From the long-silenced lips of
Colonel Lindbergh comes a calm,
studied, earnest appeal to Ameri-
cans. An appeal for sanity, toler-
ance and intelligent balanced
thought and action with regard. to
both world affairs and a national
program.
It was a clear-cut message that
every American- should heed and
take to heart. We live in an hour
when thoughtless wArds and un-
guarded action may easily involve
us in destructive entanglements
and piunge us'along' with othei na-
tions into the seething caldron of
hale so rampant in Euiope today.
.The desire to stay out of war
is in the heart of every loyae,
right:thinking Anierican and' thu
only baI-is on' wiiich this lnatloa
might excuse armed conflict would
be in the actual repelling of as
attack: upon our shores, and, pro-
tected as we are by the vast ex-
panse of the two great oceans to
the east and west and friendly,
understanding neighbors to the
north and south, the possibility of
an attack seems far remote.
The prestige, wealth and power
of the United States makes us a
natural target for the propaganda
of every nation at war, and no
stone will be left unturned to
bring pressure upon us with the
hope of bringing us in on the side
of this or that warring faction.
Every effort is being made to
arouse our sympathy, stir our emo-
tions, and break down our desire
to remain unbiased, neutral and
tolerant in our reactions to the
present crisis.
If we as individuals or as a na-
tion permit ourselves to be swayed
one way or the other by such
propaganda, sooner or later we
will find ourselves involved just
as we were in the World War.
You or I may feel that we as
individuals are without influence
as far as our national and inter-
national policies are concerned,
yet that is a mistake, for YOU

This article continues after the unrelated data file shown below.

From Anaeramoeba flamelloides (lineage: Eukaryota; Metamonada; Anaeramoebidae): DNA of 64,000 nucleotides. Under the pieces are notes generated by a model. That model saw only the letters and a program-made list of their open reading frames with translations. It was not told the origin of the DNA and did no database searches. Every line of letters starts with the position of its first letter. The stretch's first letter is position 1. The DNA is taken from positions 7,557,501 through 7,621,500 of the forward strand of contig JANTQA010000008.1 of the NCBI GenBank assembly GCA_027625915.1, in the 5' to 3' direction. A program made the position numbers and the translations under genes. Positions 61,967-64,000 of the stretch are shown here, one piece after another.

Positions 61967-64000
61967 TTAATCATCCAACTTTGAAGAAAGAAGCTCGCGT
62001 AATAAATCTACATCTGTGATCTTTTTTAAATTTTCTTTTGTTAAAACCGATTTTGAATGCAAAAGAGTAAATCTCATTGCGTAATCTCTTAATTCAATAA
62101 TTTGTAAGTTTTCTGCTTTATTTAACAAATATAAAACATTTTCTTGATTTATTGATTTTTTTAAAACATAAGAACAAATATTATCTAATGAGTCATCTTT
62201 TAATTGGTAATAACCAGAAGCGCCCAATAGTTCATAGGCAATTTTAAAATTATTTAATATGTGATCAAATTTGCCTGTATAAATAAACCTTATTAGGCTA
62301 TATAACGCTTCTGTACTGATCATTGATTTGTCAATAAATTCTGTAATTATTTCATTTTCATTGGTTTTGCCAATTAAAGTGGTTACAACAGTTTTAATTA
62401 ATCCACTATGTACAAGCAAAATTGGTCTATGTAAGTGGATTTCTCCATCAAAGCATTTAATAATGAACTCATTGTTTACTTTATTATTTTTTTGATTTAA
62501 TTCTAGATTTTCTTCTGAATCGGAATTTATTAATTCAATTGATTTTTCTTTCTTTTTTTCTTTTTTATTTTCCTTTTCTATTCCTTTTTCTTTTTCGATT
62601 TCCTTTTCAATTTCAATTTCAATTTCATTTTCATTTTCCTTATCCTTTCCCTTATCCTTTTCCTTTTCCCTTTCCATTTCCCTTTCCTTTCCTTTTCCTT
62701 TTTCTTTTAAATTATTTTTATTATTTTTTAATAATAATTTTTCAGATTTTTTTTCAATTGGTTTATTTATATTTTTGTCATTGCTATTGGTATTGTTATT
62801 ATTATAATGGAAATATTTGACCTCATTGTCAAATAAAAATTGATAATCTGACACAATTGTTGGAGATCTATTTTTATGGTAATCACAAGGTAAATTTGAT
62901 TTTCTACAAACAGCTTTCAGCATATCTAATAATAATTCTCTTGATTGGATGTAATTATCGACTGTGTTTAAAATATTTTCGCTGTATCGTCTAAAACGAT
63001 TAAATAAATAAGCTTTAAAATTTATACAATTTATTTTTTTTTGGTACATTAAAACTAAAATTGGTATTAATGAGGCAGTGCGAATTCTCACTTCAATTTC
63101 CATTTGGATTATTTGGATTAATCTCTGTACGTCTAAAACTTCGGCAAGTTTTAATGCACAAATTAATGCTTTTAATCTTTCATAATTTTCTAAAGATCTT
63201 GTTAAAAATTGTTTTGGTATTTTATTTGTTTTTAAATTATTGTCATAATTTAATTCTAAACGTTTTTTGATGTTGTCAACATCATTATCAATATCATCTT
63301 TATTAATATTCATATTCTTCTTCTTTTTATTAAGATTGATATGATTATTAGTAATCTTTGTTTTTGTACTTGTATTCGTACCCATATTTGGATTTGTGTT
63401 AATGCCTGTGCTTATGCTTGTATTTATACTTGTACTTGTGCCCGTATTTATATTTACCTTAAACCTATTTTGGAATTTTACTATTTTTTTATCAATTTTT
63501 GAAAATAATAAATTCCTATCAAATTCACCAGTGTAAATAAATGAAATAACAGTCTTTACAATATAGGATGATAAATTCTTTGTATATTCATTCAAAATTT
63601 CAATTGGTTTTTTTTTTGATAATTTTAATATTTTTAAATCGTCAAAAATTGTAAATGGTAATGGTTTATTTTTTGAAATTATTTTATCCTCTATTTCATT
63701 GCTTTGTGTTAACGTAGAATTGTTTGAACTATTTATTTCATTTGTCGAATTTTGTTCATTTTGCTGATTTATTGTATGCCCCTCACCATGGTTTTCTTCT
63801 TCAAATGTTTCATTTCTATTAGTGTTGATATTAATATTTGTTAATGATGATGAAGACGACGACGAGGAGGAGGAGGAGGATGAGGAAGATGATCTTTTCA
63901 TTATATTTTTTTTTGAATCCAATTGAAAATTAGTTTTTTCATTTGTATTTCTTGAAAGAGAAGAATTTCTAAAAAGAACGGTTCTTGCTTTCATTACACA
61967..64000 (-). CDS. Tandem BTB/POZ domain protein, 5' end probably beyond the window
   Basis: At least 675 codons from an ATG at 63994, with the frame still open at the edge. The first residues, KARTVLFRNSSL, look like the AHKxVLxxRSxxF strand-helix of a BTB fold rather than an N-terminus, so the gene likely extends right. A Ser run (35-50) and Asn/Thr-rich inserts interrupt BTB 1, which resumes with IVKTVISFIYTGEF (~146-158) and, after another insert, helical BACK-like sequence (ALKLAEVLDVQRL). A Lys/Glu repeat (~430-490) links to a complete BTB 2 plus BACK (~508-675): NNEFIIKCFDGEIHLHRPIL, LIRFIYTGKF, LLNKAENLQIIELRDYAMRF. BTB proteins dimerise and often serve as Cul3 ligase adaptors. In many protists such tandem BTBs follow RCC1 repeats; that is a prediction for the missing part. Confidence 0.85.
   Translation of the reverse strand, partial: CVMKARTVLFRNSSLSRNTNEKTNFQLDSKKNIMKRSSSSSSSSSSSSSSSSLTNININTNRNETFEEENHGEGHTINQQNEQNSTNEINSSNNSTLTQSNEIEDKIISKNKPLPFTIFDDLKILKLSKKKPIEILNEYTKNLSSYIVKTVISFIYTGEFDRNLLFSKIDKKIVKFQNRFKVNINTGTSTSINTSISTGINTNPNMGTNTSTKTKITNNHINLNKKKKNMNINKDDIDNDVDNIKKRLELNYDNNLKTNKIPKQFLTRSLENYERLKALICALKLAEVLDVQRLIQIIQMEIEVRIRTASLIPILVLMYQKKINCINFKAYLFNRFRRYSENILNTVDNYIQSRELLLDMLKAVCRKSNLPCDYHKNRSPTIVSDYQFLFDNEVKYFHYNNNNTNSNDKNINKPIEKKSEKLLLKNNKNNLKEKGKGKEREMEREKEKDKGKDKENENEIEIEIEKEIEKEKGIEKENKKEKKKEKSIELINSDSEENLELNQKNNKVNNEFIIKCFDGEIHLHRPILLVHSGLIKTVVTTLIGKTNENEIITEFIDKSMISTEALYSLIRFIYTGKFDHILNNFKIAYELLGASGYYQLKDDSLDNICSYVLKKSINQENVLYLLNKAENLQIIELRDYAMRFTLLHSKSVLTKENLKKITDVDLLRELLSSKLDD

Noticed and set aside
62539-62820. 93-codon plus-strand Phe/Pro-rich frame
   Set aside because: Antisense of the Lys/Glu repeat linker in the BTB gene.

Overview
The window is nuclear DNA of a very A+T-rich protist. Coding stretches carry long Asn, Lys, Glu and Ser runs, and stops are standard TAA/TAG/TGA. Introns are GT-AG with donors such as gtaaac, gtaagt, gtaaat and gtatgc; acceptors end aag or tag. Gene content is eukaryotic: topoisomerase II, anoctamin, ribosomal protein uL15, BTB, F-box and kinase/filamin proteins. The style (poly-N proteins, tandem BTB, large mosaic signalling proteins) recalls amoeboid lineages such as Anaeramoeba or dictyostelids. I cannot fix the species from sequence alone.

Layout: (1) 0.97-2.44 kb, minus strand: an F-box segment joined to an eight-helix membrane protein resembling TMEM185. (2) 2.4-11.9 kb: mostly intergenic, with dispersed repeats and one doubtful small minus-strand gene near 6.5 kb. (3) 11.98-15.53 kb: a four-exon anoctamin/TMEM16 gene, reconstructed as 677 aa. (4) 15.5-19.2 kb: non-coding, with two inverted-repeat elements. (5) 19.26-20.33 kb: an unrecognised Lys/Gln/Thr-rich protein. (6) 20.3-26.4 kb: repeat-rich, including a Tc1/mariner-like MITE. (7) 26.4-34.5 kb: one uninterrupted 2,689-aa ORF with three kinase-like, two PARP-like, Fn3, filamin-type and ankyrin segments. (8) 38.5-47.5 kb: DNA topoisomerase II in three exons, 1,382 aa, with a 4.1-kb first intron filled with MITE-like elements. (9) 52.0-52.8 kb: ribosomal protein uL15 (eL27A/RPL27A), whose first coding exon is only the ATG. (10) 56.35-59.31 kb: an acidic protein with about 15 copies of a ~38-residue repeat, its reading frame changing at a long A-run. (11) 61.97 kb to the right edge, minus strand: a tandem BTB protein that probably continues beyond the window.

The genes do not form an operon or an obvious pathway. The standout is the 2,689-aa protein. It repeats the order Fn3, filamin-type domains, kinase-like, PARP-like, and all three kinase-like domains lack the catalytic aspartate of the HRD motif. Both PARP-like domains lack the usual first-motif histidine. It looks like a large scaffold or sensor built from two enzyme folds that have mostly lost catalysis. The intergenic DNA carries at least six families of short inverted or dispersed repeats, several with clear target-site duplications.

and I, and countless others like
us, are AMERICA. All that she IS
and HAS and DOES is governed
by YOU and ME.
When you and I permit our-
selves as individuals to be swayed
by propaganda, when we take
sides and give voice publicly to
our feelings, we speak as Amerl-
cans and for America..
The only hope that any warring
nation has of influencing us as a
nation is based upon its ability to
influence us first as individuals,
and that is something that every


loyal citizen should keep in- mind
at this time.
Regardless of what our" ow'*
feelings or. ymipathies ,may be,
this is a poor time to,.,giv8ti~ -
expression in either word or ac-
tion. We can best serve the'cause
of peace, n'ot.only here at hbome
but internationally, by guarding
our tongue and nvoking our rea-
son.
Remember that America, yours
and mine, is a melting pot of
creeds and nationalities. Liberty,
equality and justice to all, is the
standard upon which we have at-
tained our present position. '
Side by side, throughout our na-
tion's history, the Slav and tle
Latin, the Nordic and the Teuton,
the Jew and the Gentile, men and
women of every land and every
creed, have worked to build' and
guard America,
The term "American" applies to
every citizen, be he born or na-
turalized an Amer6can. All' are
equal, be tlirei skin dark' or light,
their accent brad' or sharp, en-'
titled to respect and fellowship as
such so long as they as individuals
observe our institutions and re-
main loyal and steadfast.
Amfertcan"ISM"' is the only
"ism" that this nation will toler-
ate, and it cannot be expressed by
showing sympathy with or hatre.
toward any other. Any attempt,
whether from within or without
our borders, to influence our emo-
tions, set creed against creed or
race against race, or breed Intoler-
ance, hatred and strife, should be
crushed wherever and whenever
it shows itself.
You and I, as Americans, can
safeguard the nation, and we
alone-for AMERICA is in the
end but YOU and I.

NOT SO EMBARRASSING
A woman got off a train at a
way station on a special stop or-
der. Only one person was in sight
and she asked him: "What time
is the next train for Chicago?"
"The train left a while ago and
there'll be no other until tomor-
row."
"Where is the nearest hotel?"
the woman asked.
"There's no hotel here.'
"But what shall I do?" she
asked. "Where shall I spend the
night?"
"I guess you'll have to spend
the night with the station agent."'
"Sir!" she said indignantly, "I'll
have you understand I'm a lady!"
"Well," said the man as he